The more I fell in love with Mina and Trinity, the more I started to shift my gaze from the crises and challenges happening overseas, to the challenges that were rapidly increasing here at home in America. The American dream and our democracy itself seemed fragile and in danger of vanishing. I saw what I believed to be a pandemic loss of agency — people no longer believed that they could do anything to change the situation for themselves or for their family. I began to wonder what kind of country I would be leaving behind for Trinity.


As I watched her head upstairs to bed in the early hours of the morning, I silently made a promise to Trinity and to myself. I want her to understand. I want her to know what is happening.

What follows is a series of letters that I will be writing to Trinity. I have several hopes for this correspondence over the coming weeks and months.

First, I want Trinity to know that she is my inspiration. She is the motivation that drove me headlong into this new fight. She is the spark that gives me the faith and hope that Goliath’s time has come. She makes me want to fight for a country where she can dare to dream big, where “impossible” is just an outdated way of thinking. Trinity helps me remember why I swore an oath to support and defend the Constitution against all enemies foreign and domestic. She provides a constant reminder for why I fought so hard next to my brother on my right and my brother on my left during times when hope was fleeting. She reminds me of the reason why I stepped out once again into the unknown — from a field and a team and a mission I was finally becoming comfortable with into a new mission fraught with uncertainty and daunting odds. She is the reason.

Second, I hope that in writing these letters, I can wrestle with my own understanding of the promise and idea that America represents. That I can wrestle with my own understanding of what is true and right — challenging myself to push beyond my own limited experiences and day to day concerns to see the world through the eyes of brothers and sisters who think, look, feel, and experience the world differently than I do. My hope is that in that process, I can become a better leader, a better citizen, a better friend, a better son, a better brother, a better husband, and a better stepfather to Trinity.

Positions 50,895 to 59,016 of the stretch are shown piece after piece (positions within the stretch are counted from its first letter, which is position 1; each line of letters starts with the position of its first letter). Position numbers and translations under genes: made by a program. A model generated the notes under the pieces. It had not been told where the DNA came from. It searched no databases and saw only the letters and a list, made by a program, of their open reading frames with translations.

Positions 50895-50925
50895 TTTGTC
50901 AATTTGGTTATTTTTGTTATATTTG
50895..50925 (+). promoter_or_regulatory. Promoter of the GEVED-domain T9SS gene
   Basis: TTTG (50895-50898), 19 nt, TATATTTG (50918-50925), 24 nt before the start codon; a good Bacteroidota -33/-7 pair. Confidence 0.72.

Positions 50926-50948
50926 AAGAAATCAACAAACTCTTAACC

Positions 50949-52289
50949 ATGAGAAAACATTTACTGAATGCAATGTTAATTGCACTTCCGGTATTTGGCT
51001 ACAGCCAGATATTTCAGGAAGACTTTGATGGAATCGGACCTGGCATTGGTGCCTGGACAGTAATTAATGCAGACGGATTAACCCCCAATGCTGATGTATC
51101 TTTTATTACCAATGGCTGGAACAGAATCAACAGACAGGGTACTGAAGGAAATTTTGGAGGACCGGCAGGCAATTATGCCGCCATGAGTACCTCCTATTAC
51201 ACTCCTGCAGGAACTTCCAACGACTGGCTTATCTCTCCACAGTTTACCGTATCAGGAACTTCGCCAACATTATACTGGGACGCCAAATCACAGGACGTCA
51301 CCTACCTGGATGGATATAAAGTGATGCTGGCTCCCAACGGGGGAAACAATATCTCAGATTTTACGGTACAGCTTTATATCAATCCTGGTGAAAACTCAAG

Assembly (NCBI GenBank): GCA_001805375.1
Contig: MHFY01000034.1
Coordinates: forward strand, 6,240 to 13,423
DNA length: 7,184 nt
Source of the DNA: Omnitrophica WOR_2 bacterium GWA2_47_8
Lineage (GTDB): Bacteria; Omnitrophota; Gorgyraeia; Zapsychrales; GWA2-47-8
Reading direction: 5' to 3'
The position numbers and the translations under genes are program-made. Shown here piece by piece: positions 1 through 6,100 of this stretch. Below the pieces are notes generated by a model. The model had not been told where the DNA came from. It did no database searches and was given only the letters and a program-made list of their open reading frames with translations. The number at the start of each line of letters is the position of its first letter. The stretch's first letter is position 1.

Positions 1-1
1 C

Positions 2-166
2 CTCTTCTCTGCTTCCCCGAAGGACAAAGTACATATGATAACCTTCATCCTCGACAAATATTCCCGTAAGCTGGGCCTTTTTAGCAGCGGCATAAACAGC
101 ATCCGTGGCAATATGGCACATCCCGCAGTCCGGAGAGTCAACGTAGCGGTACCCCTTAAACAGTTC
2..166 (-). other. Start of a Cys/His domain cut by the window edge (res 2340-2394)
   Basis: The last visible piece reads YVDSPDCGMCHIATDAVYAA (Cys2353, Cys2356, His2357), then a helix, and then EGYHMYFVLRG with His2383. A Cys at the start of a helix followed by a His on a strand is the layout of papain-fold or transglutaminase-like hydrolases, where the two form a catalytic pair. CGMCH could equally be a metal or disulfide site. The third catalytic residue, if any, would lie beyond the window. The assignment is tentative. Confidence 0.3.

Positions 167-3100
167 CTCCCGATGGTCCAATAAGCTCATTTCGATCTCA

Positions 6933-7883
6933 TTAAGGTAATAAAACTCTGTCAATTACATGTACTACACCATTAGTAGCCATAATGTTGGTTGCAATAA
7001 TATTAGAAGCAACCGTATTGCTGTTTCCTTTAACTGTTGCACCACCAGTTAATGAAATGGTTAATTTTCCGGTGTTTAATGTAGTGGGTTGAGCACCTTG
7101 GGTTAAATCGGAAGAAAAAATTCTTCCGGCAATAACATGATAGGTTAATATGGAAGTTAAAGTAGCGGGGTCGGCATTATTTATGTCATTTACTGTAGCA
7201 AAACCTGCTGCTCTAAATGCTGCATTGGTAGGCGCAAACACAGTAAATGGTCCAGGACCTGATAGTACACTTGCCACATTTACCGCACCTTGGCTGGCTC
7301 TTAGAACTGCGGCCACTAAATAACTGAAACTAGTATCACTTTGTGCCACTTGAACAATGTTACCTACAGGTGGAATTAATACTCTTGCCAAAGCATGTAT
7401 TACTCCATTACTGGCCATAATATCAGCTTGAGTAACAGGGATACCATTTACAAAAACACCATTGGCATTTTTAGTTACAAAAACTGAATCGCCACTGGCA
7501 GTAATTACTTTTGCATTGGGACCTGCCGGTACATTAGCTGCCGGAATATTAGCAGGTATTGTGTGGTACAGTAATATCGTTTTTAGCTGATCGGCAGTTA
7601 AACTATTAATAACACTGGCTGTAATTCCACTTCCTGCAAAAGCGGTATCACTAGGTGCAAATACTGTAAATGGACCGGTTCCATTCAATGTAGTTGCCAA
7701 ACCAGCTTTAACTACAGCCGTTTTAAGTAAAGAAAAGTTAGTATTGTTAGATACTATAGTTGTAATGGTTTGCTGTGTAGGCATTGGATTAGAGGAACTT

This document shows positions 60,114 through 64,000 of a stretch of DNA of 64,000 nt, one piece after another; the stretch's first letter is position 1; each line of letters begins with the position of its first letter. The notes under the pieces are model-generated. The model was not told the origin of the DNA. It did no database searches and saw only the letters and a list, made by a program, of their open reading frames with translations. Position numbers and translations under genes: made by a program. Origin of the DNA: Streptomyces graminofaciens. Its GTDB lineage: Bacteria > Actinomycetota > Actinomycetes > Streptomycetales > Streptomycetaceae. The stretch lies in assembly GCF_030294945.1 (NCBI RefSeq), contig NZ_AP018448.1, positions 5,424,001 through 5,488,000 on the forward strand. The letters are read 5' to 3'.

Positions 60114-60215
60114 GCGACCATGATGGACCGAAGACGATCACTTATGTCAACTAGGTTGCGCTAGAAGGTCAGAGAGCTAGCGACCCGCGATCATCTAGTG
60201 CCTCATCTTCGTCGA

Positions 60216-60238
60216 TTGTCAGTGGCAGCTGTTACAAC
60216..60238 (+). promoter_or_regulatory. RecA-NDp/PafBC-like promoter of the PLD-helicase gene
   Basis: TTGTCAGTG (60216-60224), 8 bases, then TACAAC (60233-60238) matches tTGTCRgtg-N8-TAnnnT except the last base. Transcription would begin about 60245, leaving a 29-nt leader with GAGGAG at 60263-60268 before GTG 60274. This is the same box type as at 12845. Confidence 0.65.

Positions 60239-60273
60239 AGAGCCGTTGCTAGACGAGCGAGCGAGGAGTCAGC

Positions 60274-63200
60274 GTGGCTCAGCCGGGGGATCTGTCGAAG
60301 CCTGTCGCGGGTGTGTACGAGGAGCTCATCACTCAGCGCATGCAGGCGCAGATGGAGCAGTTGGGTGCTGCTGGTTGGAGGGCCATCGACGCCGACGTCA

And my final hope is that in writing these letters, you may identify something in common with me in my struggle and pursuit of truth. We all want a better life full of hope and promise for our loved ones. We are all human. We are all, at the end of the day, Americans.

I believe that our nation is at a true crossroads. What we choose to do in the coming years will echo in the lives of our children and grandchildren in ways that can either free them with hope, possibility, and unified purpose, or tear them apart with obstinate arrogance, hatred and fear of the other.

The good news is…we get to choose.

So I write these letters with a genuine heart and authentic voice — I know no other way to be. I have no opinion I am trying to convince you of — no agenda to get you to change your mind to vote for this or that policy. These letters are for Trinity, and no one else. But I want to invite you into what I know will be a messy journey as I write openly and honestly to her. My words will not be perfect. I will inevitably say the wrong thing many times. But if you accept my invitation, I would ask up front that you extend me grace — knowing that I am a broken, flawed, imperfect father trying to make sense of it all as I speak candidly with Trinity about the nation she will inherit and what she and I can do together with you and your loved ones to help create a more perfect union.



Jake Harriman

Entrepreneur & Marine Veteran. Founder of More Perfect Union & Nuru International. Proud dad & the luckiest husband. Believer in the idea of America.